Objectives: Intra-tooth patterns of trace elements barium (Ba) and strontium (Sr) have been used to infer human and nonhuman primate nursing histories, including australopithecine and Neanderthal juveniles. Here, we contrast the two elemental models in first molars (M1s) of four wild baboons and explore the assumptions that underlie each. Materials and Methods: Laser ablation-inductively coupled plasma-mass spectrometry (LA-ICP-MS) was employed to create comprehensive calcium-normalized barium and strontium (Ba/Ca, Sr/Ca) maps of M1 enamel and dentine at 35 micron resolution. Results: Postnatal Ba/Ca values were typically high, peaking ~0.5 years of age and then decreasing throughout M1 crown formation; all four individuals showed minimal Ba/Ca values between ~1.2–1.8 years, consistent with field reports of the cessation of suckling. Enamel Sr/Ca did not support patterns of previous LA-ICP-MS spot sampling as the enamel rarely showed discrete Sr/Ca secretory zonation. Increases in Sr/Ca appeared in coronal dentine beginning ~0.3 years, with varied peak value ages (~0.7–2.7 years) and no evidence of a predicted postweaning decline. Discussion: Inferences of baboon weaning ages from initial Ba/Ca minima are more congruent with behavioral observations than Sr/Ca maxima; this is consistent with studies of captive macaques of known weaning ages. Elemental variation is more apparent in the coronal dentine than the enamel of these baboons, which may relate to its more rapid mineralization and protection from the oral environment. Inferences of nursing histories from enamel Sr/Ca patterns alone should be reconsidered, and elevated values of Ba/Ca and Sr/Ca in teeth formed after weaning require further study.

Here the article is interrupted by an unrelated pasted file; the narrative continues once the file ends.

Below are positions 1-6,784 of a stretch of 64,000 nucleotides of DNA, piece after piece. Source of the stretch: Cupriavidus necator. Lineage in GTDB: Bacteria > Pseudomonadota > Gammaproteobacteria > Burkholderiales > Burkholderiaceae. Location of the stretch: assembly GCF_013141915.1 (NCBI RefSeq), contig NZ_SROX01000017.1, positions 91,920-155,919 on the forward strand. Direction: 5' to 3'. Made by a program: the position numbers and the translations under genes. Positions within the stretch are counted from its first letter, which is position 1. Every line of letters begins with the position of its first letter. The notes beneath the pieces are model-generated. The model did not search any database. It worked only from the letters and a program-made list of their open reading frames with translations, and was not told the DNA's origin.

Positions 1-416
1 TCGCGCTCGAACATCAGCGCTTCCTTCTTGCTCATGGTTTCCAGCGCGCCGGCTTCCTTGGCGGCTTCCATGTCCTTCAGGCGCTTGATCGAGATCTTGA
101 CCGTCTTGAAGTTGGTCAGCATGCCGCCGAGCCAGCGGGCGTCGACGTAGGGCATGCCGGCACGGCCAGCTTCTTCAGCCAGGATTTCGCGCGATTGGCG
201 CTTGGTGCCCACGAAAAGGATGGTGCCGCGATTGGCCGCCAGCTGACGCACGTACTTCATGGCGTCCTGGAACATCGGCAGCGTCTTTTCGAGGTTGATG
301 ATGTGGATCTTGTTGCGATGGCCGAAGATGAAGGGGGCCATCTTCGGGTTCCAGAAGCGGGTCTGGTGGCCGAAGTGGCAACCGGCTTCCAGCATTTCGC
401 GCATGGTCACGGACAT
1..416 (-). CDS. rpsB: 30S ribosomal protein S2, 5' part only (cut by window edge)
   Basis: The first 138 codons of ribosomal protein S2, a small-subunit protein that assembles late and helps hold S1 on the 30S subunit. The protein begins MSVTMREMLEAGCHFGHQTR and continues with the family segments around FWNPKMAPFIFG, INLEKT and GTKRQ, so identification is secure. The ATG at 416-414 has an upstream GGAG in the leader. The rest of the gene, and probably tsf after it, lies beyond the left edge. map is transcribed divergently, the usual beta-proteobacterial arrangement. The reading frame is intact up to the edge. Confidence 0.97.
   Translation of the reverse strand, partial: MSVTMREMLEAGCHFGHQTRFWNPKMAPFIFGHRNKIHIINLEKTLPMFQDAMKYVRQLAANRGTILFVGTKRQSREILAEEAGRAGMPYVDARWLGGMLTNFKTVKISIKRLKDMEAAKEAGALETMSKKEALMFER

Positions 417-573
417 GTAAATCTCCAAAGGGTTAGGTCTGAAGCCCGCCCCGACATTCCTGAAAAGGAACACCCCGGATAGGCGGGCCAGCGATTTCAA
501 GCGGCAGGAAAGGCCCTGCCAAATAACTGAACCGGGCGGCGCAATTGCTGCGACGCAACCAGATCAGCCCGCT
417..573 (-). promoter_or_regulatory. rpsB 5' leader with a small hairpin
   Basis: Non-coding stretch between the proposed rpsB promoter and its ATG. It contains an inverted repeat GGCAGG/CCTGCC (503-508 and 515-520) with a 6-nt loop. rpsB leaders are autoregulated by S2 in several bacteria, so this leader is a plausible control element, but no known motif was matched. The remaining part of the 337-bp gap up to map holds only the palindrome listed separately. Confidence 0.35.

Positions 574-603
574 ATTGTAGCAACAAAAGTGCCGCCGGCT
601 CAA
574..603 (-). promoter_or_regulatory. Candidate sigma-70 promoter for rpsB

- tooth chemistry
- trace elements